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Skiing with the Kids

In theory, a ski trip seems the perfect family vacation--it's adventurous, outdoors, and one of the few sports that people of varying skill levels can do together. But, as many skiing parents will tell you, family skiing can also be frustrating, exhausting, and expensive. Pippin Ross traveled to Breckenridge, Colorado recently to collect some tips on how to make the family ski trip both fun and affordable.

Skiing with the Kids
By Pippin Ross

Listen with RealAudio: Skiing with the Kids

It's the morning of a ski day and we're going through our standard rituals: packing food into our childrens bodies, making lunches to avoid exorbitant ski lodge prices and, my husband's job:

Ross: I'm pile driving, which is taking clothes out of the ski bag and dividing them up into the piles according to whom they belong to. This pile belongs to you; this pile belongs to Nicky, this pile belongs to Becky. Sometimes I get it right and sometimes I don't.

Although I've skied my whole life, it was just six years ago -- when our youngest son turned three -- that we took up the challenge to become a skiing family.

The first important lesson you learn as a skiing parent is you're not alone. Everywhere I look at the base of Breckenridge's Peak, I see struggling parents with whining children in tow. Waiting to board the lift with her frowining daughter Ariana, Maro Kasparian admits the rewards of becoming a skiing family are not instantaneous.

Kasparian: I don't know what's normal -- sobbing and crying. You know, shoving their feet in their boots in the morning, them screaming, "I don't want to do this!" I mean you just gotta look back and go...I'm not sure if this is worth it! And then, you get out on the mountain and she's shouting, "Yayyyyy!" But it's that two hours before.

Skiing with the Kids

I now enjoy skiing with my children -- it's a lot of fun, especially when they serenade me on the chairlift. We've figured out all sorts of ways to afford it, like packing lunches and combing ski swaps for clothes and equipment -- in the beginning it's not uncommon to ask yourself: Why am I doing this? Vail resorts spokesman Jim Felton, himself a skiing father, says baby boomers (skiing's largest population ever) are bringing along the next generation of skiers because they know there's a payoff.

Felton: This demographic group, upwards of 80 million people, are having their own families. I think a lot of them view skiing as both a way to get back to their own youth, number one, and number two: keep in mind that skiing is a rare activity in that it's one of only a few that an entire family can enjoy, often times in the same ability level.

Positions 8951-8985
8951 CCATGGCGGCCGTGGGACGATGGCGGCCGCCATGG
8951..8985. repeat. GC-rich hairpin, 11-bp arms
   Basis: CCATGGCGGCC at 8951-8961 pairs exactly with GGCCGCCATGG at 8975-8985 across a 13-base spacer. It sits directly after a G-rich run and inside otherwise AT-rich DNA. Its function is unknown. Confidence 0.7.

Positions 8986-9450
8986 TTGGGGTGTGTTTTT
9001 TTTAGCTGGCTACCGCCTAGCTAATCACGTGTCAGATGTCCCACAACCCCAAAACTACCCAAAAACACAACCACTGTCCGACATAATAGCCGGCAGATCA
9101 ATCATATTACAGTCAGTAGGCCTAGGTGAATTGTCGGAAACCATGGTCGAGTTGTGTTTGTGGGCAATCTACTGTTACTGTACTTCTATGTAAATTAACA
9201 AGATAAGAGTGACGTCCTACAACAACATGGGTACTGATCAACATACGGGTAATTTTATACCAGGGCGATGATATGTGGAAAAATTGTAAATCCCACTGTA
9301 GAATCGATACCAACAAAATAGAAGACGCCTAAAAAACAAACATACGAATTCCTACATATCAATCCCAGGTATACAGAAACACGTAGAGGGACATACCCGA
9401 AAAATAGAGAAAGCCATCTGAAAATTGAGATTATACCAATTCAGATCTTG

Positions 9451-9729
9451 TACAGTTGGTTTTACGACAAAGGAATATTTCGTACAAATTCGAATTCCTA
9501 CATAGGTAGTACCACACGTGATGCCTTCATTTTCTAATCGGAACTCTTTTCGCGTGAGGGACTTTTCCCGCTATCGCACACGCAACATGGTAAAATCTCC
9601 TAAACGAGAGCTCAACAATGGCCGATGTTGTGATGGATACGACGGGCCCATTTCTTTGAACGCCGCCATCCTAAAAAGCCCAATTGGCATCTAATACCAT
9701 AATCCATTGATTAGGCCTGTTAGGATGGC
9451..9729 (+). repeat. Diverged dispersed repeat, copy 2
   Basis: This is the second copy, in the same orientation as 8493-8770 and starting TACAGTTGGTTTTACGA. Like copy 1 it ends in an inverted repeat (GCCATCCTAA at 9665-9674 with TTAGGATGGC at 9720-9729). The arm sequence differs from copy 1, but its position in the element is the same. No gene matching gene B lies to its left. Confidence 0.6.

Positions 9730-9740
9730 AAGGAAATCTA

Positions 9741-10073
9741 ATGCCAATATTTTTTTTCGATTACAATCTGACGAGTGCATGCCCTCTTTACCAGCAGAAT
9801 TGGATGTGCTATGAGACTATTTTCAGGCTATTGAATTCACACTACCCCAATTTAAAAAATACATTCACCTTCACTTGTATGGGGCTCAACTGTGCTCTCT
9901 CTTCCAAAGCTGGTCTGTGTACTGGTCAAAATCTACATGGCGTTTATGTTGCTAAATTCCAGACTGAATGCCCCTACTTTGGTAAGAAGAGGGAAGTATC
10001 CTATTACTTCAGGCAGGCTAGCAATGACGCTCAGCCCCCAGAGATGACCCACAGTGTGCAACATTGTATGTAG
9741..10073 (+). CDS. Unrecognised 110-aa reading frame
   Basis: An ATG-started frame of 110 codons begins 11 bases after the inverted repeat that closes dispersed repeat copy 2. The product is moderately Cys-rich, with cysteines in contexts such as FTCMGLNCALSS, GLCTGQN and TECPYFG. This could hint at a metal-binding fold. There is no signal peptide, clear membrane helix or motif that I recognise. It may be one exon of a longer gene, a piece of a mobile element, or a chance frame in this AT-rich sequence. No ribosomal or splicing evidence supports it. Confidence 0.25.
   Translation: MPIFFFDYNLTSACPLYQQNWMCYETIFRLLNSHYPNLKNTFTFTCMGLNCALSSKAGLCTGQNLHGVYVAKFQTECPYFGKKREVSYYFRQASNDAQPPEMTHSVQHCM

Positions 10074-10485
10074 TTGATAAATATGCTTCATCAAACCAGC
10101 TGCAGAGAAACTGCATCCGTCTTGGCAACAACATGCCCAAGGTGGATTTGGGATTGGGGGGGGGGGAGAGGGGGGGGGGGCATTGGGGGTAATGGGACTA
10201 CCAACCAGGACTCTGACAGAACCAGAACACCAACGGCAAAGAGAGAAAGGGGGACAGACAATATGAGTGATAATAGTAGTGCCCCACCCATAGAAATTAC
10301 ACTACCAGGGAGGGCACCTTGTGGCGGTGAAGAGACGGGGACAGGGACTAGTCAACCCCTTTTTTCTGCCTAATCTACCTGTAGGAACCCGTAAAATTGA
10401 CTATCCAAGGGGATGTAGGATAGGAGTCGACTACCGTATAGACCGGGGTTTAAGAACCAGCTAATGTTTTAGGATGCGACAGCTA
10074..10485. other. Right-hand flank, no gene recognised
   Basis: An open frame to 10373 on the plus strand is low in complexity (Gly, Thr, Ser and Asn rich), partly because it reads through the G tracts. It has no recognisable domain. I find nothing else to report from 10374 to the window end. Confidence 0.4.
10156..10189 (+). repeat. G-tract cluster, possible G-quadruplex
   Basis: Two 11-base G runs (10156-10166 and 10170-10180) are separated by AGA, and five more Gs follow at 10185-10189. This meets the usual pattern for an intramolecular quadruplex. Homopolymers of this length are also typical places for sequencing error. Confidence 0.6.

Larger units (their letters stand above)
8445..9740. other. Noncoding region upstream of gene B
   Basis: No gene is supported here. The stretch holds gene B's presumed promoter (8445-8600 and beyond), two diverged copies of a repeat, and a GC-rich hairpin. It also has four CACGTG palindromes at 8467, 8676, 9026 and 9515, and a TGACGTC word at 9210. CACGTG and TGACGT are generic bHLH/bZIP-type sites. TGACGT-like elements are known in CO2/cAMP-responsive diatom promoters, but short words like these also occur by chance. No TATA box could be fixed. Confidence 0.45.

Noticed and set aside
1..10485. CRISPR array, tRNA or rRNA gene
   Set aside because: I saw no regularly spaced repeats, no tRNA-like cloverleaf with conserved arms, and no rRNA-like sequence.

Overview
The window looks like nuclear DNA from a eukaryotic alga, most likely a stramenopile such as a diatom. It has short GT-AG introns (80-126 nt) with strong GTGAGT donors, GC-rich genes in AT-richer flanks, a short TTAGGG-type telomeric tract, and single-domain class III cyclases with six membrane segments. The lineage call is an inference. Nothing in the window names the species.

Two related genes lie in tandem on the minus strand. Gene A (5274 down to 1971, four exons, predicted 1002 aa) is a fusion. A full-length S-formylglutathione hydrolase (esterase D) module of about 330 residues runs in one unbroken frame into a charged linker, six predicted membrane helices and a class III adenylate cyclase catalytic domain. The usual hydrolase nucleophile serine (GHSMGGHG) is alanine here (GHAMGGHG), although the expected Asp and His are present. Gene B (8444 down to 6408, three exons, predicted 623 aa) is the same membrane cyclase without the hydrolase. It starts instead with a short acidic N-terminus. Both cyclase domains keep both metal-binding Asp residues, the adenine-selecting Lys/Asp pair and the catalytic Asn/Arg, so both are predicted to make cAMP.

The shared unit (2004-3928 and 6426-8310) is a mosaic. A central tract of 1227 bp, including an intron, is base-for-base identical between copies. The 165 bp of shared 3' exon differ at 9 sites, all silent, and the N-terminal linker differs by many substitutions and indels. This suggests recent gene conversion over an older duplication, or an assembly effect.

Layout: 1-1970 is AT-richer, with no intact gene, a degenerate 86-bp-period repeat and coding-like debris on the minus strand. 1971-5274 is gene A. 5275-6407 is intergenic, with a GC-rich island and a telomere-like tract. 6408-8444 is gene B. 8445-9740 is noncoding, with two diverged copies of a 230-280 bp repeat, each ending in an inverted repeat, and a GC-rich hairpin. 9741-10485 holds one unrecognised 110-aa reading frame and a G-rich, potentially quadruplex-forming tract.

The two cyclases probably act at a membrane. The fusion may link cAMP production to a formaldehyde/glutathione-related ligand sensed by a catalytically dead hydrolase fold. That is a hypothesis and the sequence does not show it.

The secret? Bring in the professionals. Breckenridge resident Jere Lynch says he now skis all over the mountain with his 9- and 13-year-old sons because someone else taught them how to ski.

Lynch: Cause there's good peer pressure in ski school. Whinning -- lot harder to do when your friends are looking at you. Easy to whine to your parents but not as easy to whine when your friends are looking at you.

Pippin: What do you think about that?

Taylor: I think that's pretty much true.

Pippin: Now you're admitting it after all these years?

Taylor: Yeah.

Ross: Oh great....

It's also a good idea to take your child out of ski school with some frequency so they remember the ultimate goal is to cruise the mountain as a family. Something Adrian Smith learned from her son Zack.

Adrian: Tell her what's your favorite part of skiing.

Zack (laughing): You!

Pippin: Your mom is your favorite part of skiing?

Zack: Yeah!

Ski lessons may be the most efficient way to become a skiing family -- but they're not cheap....

Add to that the cost of equipment, hats, gloves, goggles, lodging, meals and airfare to mountain retreats like Breckenridge and skiing quickly becomes one of the priciest, most equipment-intensive sports there is. But, devoted skiing families such as mine have figured out all sorts of ways to reduce costs, such as freeloading off of relatives, dressing like bums and snubbing the allure of the latest equipment crazes. Ski Magazine associate editor Joe Cutts says shopping around for package deals, and season passes -- such as the Colorado card, which offers fifty percent discounts on lift tickets at most of the state's ski areas -- is the most effective way to pare down costs.

Cutts: My advice there is to explore the second-and even third-tier resorts. Everyone wants to go to Aspen and Vail and Stowe but there are some great little ski areas that few people know about outside of their regions. They're really fun places to explore -- they've got soul and, not to mention, far lower ticket prices.

Waterville Valley in New Hampshire, Vermont's Mad River Glenn, or Alta in Utah were among readers' favorites in a recent ski magazine poll of best values. Cutts also advises renting equipment for the season -- it's much cheaper than buying skis and boots your kids will simply outgrow.

One of the ways my husband and I survived the start-up days of skiing with our son Nick and his Colorado cousins, Taylor and Olivia, was to think of skiing as a metaphor for parenting: After years of fixing crashes, wiping noses, drying tears, giving encouragement and spending money -- the kids ditch you.

Nick: Pure daredevilism

Pippin: That's what it takes?

Nick: Yup, if you want to be an extreme skier like Nicky, T, and Olivia, that's what it takes...Let's rock!

Pippin: I'll see you guys later....

From Breckenridge, Colorado - I'm Pippin Ross for The Savvy Traveler.

Pippin Ross is a regular contributor to National Public Radio and a widely published travel writer hoping her kids don't out ski her any time soon.

For More Information:


Waterville Valley, NH:

Mad River Glen, VT:

Alta, UT:

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